In 1926 this part of Bedfordshire was valued under he terms of the Rating Valuation Act 1925; every piece of land and building were inspected to determine the rates to be paid on them. Schools were no exception and the valuer visiting the schoolhouse, where the headteacher L.C.Knott lived, noted a stone and tile structure comprising a front room, living room and scullery with three bedrooms above; outside were an earth closet and a small garage. The valuer noted: "Water from buildings in village. Very substantial cottage. V.Nice"
The next Inspector's report was in 1929, average attendance 40: "The condition of this school has not varied much since the last report was written…There is a good deal of honest work done on rather old-fashioned lines". The same theme of little change was repeated in the inspection report of 1932, though adding: "but what change there is is in the direction of improvement", writing was a little better, and even speech, ever a bug-bear of inspectors: "…the speech, though still the aspiration is generally wrong and lips hardly move, is on the whole better". The inspector singled out handicraft, including girls' needlework, for special praise.
The final report in the book dates to 1938 which noted: "In appraising its work regard must be had to the difficulties presented by the unusual proportion - some forty per cent - of the total number of children who have already attended one or more schools. One boy is now in his sixth school" Whilst the older children were "quite satisfactory" the infants' attainments were "below the average…Both the Head Mistress and the class teacher are well aware of this. They are of the opinion that many of the childrten are naturally slow. the teacher is patient and sympathetic and may be trusted to do her best for the social and educational welfare of her charges". Finally, on a sour note: "The offices are most objectionable; in the absence of partition walls the children cannot be trained in habits of ordinary decency".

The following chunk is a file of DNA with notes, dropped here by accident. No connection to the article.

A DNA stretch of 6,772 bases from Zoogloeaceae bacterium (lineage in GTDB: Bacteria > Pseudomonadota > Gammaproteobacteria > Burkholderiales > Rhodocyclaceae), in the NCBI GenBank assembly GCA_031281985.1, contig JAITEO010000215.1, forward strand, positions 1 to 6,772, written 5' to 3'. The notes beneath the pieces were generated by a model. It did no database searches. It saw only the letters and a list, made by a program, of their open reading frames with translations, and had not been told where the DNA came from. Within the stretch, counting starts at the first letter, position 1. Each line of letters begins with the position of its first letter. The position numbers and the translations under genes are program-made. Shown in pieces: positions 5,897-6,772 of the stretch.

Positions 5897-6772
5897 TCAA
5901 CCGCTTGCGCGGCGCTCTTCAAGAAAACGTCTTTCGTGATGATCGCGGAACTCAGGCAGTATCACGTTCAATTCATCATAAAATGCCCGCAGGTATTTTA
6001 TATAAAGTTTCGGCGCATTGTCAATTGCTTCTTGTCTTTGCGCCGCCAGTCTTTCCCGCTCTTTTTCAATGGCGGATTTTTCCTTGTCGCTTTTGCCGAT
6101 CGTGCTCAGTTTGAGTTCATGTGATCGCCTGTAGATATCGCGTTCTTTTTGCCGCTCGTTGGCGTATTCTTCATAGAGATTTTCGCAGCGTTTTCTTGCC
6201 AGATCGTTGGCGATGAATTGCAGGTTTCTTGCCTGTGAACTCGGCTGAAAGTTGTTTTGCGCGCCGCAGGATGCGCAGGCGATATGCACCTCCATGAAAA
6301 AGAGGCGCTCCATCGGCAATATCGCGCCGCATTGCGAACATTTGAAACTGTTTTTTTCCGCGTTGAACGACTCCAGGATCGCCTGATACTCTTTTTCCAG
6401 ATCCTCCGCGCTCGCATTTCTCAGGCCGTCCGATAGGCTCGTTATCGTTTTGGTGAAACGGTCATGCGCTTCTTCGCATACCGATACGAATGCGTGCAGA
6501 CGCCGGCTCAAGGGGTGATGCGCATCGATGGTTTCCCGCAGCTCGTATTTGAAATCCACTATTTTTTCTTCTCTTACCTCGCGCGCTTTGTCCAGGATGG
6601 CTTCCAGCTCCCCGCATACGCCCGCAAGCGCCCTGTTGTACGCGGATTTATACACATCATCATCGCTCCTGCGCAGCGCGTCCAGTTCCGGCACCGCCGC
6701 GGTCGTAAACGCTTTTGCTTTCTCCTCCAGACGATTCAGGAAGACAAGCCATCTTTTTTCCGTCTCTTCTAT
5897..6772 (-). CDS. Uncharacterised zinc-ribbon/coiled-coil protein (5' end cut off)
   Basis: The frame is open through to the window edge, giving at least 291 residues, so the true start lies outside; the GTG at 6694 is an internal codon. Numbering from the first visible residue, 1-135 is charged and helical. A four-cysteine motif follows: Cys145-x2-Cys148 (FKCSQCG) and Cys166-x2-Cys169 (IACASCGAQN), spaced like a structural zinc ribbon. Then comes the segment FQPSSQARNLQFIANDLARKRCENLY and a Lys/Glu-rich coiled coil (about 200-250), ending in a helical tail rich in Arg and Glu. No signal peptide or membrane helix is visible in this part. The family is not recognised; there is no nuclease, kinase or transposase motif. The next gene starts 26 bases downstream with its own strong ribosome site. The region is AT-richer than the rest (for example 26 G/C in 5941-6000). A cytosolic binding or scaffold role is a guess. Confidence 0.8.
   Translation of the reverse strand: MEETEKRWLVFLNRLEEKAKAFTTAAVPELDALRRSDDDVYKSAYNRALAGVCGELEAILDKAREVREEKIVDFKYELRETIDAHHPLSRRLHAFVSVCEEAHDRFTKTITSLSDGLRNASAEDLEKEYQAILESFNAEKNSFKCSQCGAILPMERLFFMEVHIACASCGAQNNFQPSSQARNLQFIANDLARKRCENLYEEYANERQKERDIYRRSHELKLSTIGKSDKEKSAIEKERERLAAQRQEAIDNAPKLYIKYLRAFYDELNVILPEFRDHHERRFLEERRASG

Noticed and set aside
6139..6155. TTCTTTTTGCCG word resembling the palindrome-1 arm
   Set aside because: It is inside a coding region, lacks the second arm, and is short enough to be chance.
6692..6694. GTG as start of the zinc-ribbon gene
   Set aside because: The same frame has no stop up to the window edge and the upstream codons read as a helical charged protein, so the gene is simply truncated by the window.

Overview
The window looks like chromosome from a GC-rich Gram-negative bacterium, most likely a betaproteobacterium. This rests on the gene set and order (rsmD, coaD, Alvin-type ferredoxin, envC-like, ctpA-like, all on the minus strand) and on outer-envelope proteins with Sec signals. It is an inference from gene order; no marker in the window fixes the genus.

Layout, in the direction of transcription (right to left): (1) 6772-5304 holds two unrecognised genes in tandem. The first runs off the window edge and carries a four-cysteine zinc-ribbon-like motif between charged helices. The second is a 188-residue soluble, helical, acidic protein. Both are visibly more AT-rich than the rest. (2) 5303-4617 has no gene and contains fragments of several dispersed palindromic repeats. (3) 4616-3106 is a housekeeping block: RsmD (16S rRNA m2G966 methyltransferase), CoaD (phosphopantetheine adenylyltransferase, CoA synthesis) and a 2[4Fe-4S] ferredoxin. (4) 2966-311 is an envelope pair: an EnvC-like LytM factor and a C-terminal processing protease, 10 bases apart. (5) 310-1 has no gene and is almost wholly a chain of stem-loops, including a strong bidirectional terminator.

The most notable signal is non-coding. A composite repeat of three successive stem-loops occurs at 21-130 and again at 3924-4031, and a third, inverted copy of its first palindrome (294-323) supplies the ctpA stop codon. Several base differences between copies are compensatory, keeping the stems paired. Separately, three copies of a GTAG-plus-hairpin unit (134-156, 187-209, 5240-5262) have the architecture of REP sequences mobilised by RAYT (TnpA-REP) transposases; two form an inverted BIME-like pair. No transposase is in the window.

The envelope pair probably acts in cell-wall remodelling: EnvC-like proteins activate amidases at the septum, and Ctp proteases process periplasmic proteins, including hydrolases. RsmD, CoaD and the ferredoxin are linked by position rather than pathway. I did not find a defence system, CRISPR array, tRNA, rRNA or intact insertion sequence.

The school logbook [SDStagsden3] shows what life was like at school during the Second World War: 11th September 1939: "The school has been divided into four classes and accommodation provided for London evacuees". 34 children were admitted from London. The number of evacuees had fallen to 5 by April 1940 as the ‘phoney war’ meant that parents felt their children would be safe in London and wanted them to come home. In August 1940 a new group of children from Eastbourne in Sussex were evacuated to the area.
School routine was often disrupted by gas mask checks, air-raid drills and alerts: "21st November 1940 ‘Practically the whole afternoon has been spent in the refuge room. The alert sounded at 1:50 pm and the All Clear at 4:20 pm".
Children were given a holiday from school following the announcement of VE Day on 8th May 1945. The logbook records that "School closed today at 3:30 pm after the Prime Minister’s Declaration. The Rev Hunt kindly brought a wireless set to school so that the children could hear the Declaration and part of the speech that followed. He then conducted a short thanksgiving service".
The former Stagsden School July 2007
The third of the great Education Acts was that of 1944 which established the principle of County Primary Schools for children up to the age of 11, at which time they took an examination to determine the nature of the secondary school they would attend until they were 15, the most academically able going to grammar schools, the rest to secondary or secondary modern schools. The act also created two types of successor to the public elementary schools - the Voluntary Aided and Voluntary Controlled schools. Voluntary Aided schools are those in which the Local Education Authority funds the school but the governing body is independent. Voluntary Controlled schools own their own buildings whilst the staff are employed directly by the governors. Stagsden became a Voluntary Aided County Primary School which, at some later point, became a school for infants only (i.e. children aged 4 to 7 years).
The former Stagsden Lower School in July 2007
Comprehensive Reorganisation and Closure
In the 1970s Bedfordshire County Council introduced comprehensive education, doing away with the 11+ examination and grammar schools and introducing a tier of school between the old County Primary and County Secondary Schools. Thus Lower Schools now taught children aged 4 to 9, Middle Schools from 9 to 13 and Upper Schools from 13 onwards. Stagsden duly became a Voluntary Aided Lower School but did not long service, falling rolls meaning that it, in common with a number of Bedfordshire schools, including nearby Stevington and Pavenham, was closed in 1983. The school buildings are currently  the Village Hall, having been recently renovated.